With home sales trickling in at an eighteen year low, and house flipping declining to a six year low, the Vancouver real estate market is becoming less liquid. In particular, and by design, the pre-sale market is exposed, and should be bracing for an uncomfortable landing.
The pre-sale market in Vancouver is essentially selling futures contracts, although not marketed as such, they are defined as a legal agreement to buy or sell something at a predetermined price at a specified time in the future. While this has worked beautifully in recent years, it creates a recipe of problems in a declining market.
Speculators who were once hopping to flip the contract prior to completion are running short on buyers, as evidenced by condo sales falling to a six year low. This creates a few problems for pre-sale purchasers who have a legal obligation to close upon completion of the building. Completions, which are already at record highs, are expected to ramp up even further in the years ahead with both housing starts, and units under construction at record highs.
In a market of declining values, which makes pre-sale contracts harder to flip, it also creates issues for the buyers who have to close. When mortgage lending tightens, as it is today, buyers may be faced with a smaller mortgage than the one required to pay out the developer. Banks do not lend on the price you paid at the pre-sale centre, but rather, on the bank appraised value at the time of completion. In other words, if the bank thinks your condo is worth less than what you paid for it, tough luck. The shortfall between the price you paid and the bank appraised value will be the buyers responsibility.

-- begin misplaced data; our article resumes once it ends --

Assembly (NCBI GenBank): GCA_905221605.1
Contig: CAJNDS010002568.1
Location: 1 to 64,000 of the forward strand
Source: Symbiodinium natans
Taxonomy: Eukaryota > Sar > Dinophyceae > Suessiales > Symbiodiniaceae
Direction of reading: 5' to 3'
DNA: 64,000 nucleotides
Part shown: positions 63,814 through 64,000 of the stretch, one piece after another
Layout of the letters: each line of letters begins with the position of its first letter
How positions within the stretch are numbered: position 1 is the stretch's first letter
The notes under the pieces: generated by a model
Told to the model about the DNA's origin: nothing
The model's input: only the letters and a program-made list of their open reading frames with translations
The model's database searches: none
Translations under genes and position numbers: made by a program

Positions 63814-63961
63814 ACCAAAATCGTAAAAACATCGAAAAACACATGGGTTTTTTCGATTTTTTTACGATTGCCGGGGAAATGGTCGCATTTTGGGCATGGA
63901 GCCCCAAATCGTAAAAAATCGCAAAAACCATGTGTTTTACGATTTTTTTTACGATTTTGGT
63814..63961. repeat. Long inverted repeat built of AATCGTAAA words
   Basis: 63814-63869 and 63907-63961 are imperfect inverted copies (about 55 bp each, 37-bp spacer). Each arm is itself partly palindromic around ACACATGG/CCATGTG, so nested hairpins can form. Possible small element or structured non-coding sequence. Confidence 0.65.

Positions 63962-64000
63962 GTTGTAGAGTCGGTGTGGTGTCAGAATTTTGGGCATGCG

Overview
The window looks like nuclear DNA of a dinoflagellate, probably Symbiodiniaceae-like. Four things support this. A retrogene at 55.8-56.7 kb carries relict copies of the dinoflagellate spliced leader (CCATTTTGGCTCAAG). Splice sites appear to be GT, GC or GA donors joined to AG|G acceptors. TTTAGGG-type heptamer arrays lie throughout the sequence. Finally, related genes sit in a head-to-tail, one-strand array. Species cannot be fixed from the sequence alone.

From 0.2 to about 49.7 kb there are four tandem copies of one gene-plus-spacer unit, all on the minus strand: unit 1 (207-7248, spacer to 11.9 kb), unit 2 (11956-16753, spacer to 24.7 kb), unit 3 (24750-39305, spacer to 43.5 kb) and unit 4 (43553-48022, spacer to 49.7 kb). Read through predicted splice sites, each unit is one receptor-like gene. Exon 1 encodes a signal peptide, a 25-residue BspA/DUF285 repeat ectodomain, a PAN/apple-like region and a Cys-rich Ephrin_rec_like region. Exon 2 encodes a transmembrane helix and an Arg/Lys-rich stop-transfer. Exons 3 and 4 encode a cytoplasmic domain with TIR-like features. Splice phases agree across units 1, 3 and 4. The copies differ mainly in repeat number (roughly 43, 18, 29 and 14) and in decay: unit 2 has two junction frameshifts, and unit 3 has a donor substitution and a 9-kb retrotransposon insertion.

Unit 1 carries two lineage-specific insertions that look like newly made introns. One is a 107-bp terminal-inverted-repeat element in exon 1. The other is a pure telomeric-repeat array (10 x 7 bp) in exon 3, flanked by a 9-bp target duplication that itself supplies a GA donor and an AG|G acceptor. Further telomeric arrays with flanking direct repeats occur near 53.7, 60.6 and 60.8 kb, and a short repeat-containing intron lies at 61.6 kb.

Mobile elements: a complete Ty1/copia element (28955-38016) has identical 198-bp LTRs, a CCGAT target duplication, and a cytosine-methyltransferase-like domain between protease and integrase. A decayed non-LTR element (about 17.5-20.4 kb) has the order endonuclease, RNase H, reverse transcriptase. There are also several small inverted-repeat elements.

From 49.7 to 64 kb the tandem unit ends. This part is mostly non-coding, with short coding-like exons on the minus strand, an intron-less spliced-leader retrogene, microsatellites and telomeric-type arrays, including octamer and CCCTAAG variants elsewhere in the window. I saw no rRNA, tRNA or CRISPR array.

Now factor in how many pre-sale contracts have been flipped, combined with a burgeoning pipeline of new supply en route, and you can see where things might get messy. Market stability will be critically important for new construction transactions which made up 12.3% of total transactions in Metro Vancouver as of July 2018.
This percentage will surely grow larger as the re-sale market slows and the contractual obligations of pre-sale purchasers sits restlessly at all time highs, many of whom did not intend on crossing the finish line.